So the position I gave at the beginning is a much better explanation that yours:

            1. It explains a huge amount of historical and contemporary evidence.
            2. It explains why Catholic Churches do not change their faith and moral teaching even when they are established.
            3. It does not rest on claims contradicted by evidence (like An Established church is going to feel the pull of the world opposing the pull of scripture to a far greater extent than a nonconformist church).

          • Anton

            There are, it is true, different subcategories of Establishment. Where a hierarchy has political power, it will come under temptation from the world, and the more politicised the church the greater the problem. Establishment is a very explicit way. But the staggering corruption which the almost totally politicised Church of Rome itself acknowledged in the Consilium… de Emendanda Ecclesia document written in the same decade as Henry VIII’s schism was so embarrassing that one of its authors, after becoming Pope Paul IV, placed it on the Index of books that Catholics were forbidden to read. Can’t have the ‘laity’ knowing the truth about the ordained priesthood, can we?

            As for secularism today getting into your denomination, I trust you are enjoying Pope Francis’ innovative approach to doctrine.

          • Albert

            The issue here is not about human sinfulness (which let’s face it, hardly needs establishment to function), it is about whether the Church changes its doctrine to agree with the world. Now, as usual, you have not addressed any of the arguments I gave in answer to yours.

            As for secularism today getting into your denomination, I trust you are enjoying Pope Francis’ innovative approach to doctrine.

            The Church’s doctrine is just the same as it was before. Whatever failings an individual Catholic may feel this pope’s presentation has or has not, he hasn’t changed the Church’s fundamental teaching.

          • Anton


            “The issue here is…”

            You do not have sole rights to determine what the issue is in a dialogue with somebody else.

          • Albert

            You do not have sole rights to determine what the issue is in a dialogue with somebody else.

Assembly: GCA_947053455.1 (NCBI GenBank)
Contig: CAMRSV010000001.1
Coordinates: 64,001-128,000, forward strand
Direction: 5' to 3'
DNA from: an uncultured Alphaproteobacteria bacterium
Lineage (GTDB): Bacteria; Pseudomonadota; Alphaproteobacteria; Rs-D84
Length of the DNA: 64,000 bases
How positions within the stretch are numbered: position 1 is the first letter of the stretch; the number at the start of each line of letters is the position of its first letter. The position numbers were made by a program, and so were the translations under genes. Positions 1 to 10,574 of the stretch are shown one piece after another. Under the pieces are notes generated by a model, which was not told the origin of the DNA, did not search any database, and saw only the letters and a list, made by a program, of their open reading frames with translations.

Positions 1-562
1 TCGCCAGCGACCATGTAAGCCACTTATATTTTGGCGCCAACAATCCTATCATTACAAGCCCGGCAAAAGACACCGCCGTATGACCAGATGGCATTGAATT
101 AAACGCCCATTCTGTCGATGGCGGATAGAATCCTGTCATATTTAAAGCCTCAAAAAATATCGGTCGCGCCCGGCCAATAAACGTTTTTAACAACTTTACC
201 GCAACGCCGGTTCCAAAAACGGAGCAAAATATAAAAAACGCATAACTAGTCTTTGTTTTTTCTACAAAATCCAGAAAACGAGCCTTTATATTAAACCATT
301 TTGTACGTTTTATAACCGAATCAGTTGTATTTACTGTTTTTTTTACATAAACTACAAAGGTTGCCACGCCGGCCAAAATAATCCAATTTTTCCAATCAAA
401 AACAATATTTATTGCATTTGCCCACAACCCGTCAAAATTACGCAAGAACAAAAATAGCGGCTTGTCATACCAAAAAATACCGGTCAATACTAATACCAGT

Indeed, not, but in saying “the issue is”, I am referring to the issue set by the OP, namely that what is being considered is a structural flaw in the institution’s position on basic teaching (in this case moral teaching), as opposed to the weakness of an individual (or lack of faith of an individual). My points have only been addressed to that issue.

            If you wish to change the subject, feel free, but do make it clear, and don’t expect me to join you, and certainly, please don’t judge my existing comments by a standard which is external to the discussion I was having. Otherwise you will be guilty of moving the goalposts.

    • disqus_N9Jawtu8Uw

      Actually the CofE was not founded by the State. One of the unusual historical facts is that the actual Church of England existed before England did as there are records of the Kings of Mercia giving assets to the Church oif England before there was such a thing as England as a State.

      • Albert

        The Church of England, as a body with an autonomous (from the rest of the Church) leadership but subordinate to the monarch, is a creation of the 16th Century Tudor state. The fact that there was a Church in England prior to that time, which held property does not falsify this claim.

        • Stephen Leacock

          And what is wrong with that?

          The ‘Church’ has tended to have a close association with the state, whether one looks at the David monarchy, that of Armenia or even later, that of St. Constantine.

          Even under the old Pagan Roman Emperors, the bishops still looked to righteous Emperors to solve their disputes.

          Anabaptist separatism is far worse than the alternative.

          • Albert

            Several things are wrong with it. Firstly, only Christ can found the Church, the state cannot. Secondly, the Church cannot be governed by the state. Thirdly, when the Church is governed by the state or is too close to the state, there is a risk that the Church will by unfaithful – no one can serve two masters.

            That does not mean that Church and state shouldn’t work together – as a Catholic I believe the state has a duty to look to the Church for teaching.

          • Stephen Leacock